THE DUCHESS HAS A NEW "SOUND OUTFIT"! (Which do you like best?)
Updated: Sep 9
As promised in the earlier blog post a few days ago, The Duchess has a new "sound outfit!"
Bay Area piano tech David Amendola was kind enough on Sept. 5, 2023 to understand my keen interest and find an appointment to squeeze my Steinway Model M in between two other pianos needing tuning, with the specific purpose of downtuning strings from 440 Hz to 432 Hz; you can read about some of the pros and cons and my reasons for wanting this in my former blog.
For nerdy details you may wish now or in the future to consult PianoForum discussions which can get quite technical (including a few wild or unfounded claims, so reader beware!) as it is frequented by both piano technicians and pianists. Here is one on tuning in various hertz. (Interesting to note that a male pianist encountered a tech who refused to tune down his piano to anything other than 440 Hz and exhibited impatience with the owner's questions, something I encountered a number of times in my search for The Duchess -- until I found David to hopefully, take care of my Duchess for a long time to come.)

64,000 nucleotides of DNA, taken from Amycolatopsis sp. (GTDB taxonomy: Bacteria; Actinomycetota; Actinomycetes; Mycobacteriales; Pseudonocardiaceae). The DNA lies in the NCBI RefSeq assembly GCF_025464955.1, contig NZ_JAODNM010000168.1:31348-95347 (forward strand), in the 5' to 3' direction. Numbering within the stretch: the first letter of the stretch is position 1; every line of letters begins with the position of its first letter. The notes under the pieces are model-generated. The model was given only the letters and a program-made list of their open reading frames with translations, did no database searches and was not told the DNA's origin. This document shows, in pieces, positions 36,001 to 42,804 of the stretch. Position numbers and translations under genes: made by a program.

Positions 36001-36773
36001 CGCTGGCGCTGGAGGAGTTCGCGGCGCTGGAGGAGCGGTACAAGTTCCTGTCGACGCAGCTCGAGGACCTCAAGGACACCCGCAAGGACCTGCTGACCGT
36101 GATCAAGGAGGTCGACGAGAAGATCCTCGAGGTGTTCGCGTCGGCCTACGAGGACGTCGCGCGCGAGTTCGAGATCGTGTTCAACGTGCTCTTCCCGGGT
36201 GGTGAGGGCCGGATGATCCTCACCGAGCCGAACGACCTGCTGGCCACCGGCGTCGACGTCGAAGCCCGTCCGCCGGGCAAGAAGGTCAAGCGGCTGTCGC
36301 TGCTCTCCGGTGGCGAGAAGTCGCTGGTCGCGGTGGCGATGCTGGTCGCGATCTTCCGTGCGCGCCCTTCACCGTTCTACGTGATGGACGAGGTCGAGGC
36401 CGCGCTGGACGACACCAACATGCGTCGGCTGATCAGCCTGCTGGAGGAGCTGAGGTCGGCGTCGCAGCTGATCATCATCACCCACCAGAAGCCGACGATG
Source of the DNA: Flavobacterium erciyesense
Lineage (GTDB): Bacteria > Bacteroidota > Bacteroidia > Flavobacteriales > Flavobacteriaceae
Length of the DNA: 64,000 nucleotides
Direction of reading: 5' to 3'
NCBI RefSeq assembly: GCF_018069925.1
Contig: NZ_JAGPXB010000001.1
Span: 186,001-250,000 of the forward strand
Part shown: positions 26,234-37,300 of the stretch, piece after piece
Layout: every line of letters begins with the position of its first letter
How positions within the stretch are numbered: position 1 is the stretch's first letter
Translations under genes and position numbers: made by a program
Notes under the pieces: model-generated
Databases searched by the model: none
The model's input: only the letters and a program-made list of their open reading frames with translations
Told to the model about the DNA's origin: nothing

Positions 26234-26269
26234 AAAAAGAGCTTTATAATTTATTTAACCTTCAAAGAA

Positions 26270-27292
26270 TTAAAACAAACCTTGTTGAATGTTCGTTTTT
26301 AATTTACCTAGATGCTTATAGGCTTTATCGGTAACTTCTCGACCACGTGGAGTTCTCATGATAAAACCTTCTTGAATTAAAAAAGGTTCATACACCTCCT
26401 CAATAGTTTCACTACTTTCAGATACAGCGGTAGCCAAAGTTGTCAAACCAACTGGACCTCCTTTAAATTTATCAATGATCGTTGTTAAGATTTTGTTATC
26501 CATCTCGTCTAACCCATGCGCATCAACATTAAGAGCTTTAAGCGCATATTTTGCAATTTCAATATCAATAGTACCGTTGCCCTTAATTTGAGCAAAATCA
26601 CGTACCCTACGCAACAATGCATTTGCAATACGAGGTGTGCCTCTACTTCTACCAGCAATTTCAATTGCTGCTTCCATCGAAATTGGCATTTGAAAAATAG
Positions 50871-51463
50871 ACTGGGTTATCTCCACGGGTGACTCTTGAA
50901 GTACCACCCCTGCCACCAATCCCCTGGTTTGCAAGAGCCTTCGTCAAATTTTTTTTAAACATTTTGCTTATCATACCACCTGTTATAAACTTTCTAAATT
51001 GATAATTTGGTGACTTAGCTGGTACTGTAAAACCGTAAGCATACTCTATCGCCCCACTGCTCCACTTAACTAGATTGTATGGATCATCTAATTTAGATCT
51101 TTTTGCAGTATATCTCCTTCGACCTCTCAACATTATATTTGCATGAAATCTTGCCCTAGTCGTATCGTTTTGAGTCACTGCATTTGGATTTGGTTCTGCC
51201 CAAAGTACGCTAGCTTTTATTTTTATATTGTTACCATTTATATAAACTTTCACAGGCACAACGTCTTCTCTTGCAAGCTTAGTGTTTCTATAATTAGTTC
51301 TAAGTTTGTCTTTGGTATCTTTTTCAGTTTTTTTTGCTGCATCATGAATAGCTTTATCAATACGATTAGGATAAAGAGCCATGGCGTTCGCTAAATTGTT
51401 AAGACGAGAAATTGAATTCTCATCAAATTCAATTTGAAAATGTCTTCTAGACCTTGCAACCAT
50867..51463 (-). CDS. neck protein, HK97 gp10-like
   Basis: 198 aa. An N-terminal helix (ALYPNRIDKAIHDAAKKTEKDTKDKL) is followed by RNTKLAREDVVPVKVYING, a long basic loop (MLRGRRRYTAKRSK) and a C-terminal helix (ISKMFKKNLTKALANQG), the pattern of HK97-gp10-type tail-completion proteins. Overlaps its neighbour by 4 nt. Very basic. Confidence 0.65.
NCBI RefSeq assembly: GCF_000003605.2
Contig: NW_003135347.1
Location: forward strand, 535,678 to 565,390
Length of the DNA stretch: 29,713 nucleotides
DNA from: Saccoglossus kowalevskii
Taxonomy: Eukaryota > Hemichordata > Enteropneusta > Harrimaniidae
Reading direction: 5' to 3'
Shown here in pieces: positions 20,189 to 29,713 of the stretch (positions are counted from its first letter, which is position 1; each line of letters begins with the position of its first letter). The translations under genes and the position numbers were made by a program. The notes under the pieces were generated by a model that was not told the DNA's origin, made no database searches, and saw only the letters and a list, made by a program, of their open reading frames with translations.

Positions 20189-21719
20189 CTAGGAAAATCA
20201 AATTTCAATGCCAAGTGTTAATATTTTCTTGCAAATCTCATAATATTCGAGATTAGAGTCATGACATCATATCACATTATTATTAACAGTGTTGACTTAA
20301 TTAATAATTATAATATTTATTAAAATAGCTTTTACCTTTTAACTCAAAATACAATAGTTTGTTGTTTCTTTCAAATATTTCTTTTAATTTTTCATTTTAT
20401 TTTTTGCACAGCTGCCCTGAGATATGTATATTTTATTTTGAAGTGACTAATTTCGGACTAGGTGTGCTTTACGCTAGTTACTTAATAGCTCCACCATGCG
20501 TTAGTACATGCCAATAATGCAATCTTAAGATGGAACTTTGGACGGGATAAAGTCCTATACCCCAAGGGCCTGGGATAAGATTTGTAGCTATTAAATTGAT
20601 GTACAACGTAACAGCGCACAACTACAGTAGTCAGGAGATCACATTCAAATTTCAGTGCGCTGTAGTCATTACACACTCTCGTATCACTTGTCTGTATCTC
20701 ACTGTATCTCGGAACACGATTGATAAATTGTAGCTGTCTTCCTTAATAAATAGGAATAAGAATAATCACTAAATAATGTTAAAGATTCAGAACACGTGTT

David, in his characteristic and courteous way of supporting my eternal curiosity and thirst to learn about all things piano, and permitting me to interrupt his tuning process with a number of questions, first tuned one string of the two-set and three-set treble strings (the bi-chord and tri-chord unisons) in 432 Hz, leaving the rest at about 442 Hz, a bit above what he had previously tuned the entire piano strings to be at 440-441 Hz. He told me that flattening the two dozen strings to 432 Hz caused the adjacent unchanged strings to sharpen a bit.